The European Court of Human Rights Kneels to Islam
Thanks to Danish blog Uriasposten for pointing out this case to me. The European Court of Human Rights has just ruled in favor of the Turkish state, which sentenced a man for publishing a book that "insulted the Prophet and religion". I'm not entirely sure, but I believe this ruling is binding for all EU nations. This is part of a wider pattern. At the insistence of Turkey, in May 2005 the Council of Europe included Anti-Islamism as a “dangerous inclination” that has to be fought. Recently, Turkish PM Erdogan stressed that anti-Islamism must be treated as a crime against humanity. This happens at the same time as Turkish society is brimming with Antisemitism, and Adolf Hitler's "Mein Kampf" is a bestseller. In April 2005, the Organisation of Islamic Conference (OIC) pushed the United Nations Commission on Human Rights (UNCHR) to pass a resolution calling for combating defamation campaigns against Islam and Muslims in the West. Freedom of speech is being abolished by a succession of recommendations and court rulings, and the mainstream media couldn't care less:
İ.A. v. Turkey (no. 42571/98) No violation of Article 10
The applicant, İ.A., is a Turkish national who was born in 1960 and lives in France. He is the proprietor and managing director of the Berfin publishing house. In November 1993 he published a novel by Abdullah Rıza Ergüven called Yasak Tümceler (“The Forbidden Phrases”) in which the author addressed philosophical and theological issues in a novelistic style. 2,000 copies of the book were printed.
The applicant was prosecuted under Article 175 §§ 33 and 4 of the Criminal Code for publishing insults against “God, the Religion, the Prophet and the Holy Book”. On 28 May 1996 Istanbul Court of First Instance sentenced him to two years’ imprisonment, which was later commuted to a fine equivalent at the time to 16 United States dollars. The court based its decision on an expert opinion and on an extract from the book in which the author asserted, among other things: “Some of these words were, moreover, inspired in a surge of exultation, in Aisha’s arms ... God’s messenger broke his fast through sexual intercourse, after dinner and before prayer. Muhammad did not forbid sexual intercourse with a dead person or a living animal.”
The applicant appealed on points of law but was unsuccessful. The applicant alleged that his conviction and sentence had infringed his right to freedom of expression, in breach of Article 10 (freedom of expression). The Court considered that the applicant’s conviction had amounted to interference with his right to freedom of expression. The interference had been prescribed by law and had pursued the legitimate aims of preventing disorder and protecting morals and the rights of others. The issue for the Court to determine was whether the interference had been “necessary in a democratic society”; this involved weighing up the conflicting interests relating to the exercise of two fundamental freedoms, namely the applicant’s right to impart his ideas on religious theory to the public, on the one hand, and the right of others to respect for their freedom of thought, conscience and religion, on the other hand. The Court reiterated in that connection that those who chose to exercise the freedom to manifest their religion, irrespective of whether they did so as members of a religious majority or a minority, could not reasonably expect to be exempt from all criticism. They had to tolerate and accept the denial by others of their religious beliefs and even the propagation by others of doctrines hostile to their faith.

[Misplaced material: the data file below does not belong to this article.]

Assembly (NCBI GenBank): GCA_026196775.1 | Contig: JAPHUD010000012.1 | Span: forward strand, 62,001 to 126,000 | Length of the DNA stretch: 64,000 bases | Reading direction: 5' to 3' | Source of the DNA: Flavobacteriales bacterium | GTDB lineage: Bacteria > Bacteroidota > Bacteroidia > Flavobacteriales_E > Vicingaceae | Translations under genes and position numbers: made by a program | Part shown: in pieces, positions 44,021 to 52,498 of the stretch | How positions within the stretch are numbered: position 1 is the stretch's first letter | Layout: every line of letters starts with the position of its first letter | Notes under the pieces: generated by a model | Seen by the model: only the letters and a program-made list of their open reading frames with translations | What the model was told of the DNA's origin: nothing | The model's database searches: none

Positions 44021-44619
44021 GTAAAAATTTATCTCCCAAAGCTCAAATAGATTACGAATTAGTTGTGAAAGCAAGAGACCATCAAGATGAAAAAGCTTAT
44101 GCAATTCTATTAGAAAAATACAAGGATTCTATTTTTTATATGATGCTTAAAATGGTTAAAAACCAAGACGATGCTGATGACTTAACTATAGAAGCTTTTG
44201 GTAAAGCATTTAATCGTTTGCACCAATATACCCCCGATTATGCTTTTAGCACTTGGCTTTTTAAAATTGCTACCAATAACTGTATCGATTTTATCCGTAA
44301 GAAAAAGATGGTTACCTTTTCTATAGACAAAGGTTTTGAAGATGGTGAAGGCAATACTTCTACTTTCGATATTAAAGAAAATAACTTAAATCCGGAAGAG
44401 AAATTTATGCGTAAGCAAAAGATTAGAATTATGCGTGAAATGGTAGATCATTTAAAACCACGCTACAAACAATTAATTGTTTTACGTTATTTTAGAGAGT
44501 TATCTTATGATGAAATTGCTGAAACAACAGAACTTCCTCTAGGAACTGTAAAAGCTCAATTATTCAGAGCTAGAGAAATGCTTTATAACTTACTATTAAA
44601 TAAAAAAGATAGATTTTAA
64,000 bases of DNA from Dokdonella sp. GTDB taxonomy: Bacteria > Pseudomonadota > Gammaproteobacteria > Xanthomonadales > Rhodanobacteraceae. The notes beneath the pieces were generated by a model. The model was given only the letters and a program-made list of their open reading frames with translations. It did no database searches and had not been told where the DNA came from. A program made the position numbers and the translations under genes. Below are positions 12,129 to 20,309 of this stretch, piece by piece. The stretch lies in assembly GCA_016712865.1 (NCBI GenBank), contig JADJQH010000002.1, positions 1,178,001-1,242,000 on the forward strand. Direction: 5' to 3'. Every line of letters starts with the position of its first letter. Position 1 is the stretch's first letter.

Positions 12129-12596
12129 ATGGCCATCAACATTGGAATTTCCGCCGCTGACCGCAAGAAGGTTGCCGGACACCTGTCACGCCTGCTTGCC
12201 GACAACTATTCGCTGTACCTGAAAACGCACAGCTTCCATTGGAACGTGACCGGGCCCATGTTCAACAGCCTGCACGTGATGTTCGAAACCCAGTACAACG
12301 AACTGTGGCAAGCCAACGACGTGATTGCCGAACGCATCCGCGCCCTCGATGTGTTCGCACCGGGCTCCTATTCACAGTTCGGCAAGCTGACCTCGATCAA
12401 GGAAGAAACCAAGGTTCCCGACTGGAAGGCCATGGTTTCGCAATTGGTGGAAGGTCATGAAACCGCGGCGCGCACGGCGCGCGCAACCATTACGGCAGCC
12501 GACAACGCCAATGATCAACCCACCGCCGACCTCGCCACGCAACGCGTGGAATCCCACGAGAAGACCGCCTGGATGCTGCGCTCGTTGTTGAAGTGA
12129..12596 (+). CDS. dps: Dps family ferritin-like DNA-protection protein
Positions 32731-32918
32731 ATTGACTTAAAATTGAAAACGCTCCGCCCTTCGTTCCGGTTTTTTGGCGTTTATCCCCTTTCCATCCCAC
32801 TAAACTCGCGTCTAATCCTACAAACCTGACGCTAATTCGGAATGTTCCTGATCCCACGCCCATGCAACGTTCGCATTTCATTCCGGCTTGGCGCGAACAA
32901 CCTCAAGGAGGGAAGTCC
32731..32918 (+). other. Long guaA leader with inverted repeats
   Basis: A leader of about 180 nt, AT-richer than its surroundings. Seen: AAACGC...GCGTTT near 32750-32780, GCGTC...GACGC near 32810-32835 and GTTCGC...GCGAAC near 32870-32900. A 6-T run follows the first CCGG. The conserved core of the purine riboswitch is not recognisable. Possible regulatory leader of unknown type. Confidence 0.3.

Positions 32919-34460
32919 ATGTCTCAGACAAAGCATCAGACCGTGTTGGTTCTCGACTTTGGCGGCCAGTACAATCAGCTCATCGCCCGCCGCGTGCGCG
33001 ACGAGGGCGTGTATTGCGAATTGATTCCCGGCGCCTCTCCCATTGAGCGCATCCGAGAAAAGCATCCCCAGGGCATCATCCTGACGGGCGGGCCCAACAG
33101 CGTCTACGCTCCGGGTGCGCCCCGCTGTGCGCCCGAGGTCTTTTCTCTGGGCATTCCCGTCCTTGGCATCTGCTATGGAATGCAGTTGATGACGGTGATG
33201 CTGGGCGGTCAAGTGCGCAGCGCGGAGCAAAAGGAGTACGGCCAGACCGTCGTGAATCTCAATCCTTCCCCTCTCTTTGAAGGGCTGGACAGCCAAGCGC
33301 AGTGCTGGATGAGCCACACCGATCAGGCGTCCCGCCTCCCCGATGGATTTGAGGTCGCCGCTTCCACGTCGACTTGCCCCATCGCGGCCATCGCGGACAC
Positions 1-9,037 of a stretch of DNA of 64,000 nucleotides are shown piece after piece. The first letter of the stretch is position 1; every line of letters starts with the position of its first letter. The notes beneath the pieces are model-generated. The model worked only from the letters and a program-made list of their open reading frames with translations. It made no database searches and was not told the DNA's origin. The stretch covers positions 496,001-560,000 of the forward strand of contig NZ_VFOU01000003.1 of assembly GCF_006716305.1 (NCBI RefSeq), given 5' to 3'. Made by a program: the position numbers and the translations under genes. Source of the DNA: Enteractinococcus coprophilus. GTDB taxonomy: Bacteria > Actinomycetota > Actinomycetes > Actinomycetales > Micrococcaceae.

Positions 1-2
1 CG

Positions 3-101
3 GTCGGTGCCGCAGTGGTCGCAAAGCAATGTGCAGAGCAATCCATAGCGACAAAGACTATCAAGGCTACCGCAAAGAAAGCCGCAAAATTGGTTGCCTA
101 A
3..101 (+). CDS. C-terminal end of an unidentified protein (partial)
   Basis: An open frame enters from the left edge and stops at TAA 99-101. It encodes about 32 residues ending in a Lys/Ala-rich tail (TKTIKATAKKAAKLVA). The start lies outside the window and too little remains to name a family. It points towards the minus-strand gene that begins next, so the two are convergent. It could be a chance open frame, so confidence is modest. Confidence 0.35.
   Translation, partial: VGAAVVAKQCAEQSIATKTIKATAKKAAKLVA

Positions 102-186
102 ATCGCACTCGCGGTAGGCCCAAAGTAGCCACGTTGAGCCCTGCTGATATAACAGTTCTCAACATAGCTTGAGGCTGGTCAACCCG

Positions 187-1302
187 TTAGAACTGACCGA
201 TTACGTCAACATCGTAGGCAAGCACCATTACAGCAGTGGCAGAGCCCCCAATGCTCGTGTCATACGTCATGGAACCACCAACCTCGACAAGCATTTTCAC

However, the present case concerned not only comments that were disturbing or shocking or a “provocative” opinion but an abusive attack on the Prophet of Islam. Notwithstanding the fact that there was a certain tolerance of criticism of religious doctrine within Turkish society, which was deeply attached to the principle of secularity, believers could legitimately feel that certain passages of the book in question constituted an unwarranted and offensive attack on them. In those circumstances, the Court considered that the measure in question had been intended to provide protection against offensive attacks on matters regarded as sacred by Muslims and had therefore met a “pressing social need”. It also took into account the fact that the Turkish courts had not decided to seize the book in question, and consequently held that the insignificant fine imposed had been proportionate to the aims pursued by the measure in question. The Court therefore held, by four votes to three, that there had been no violation of Article 10.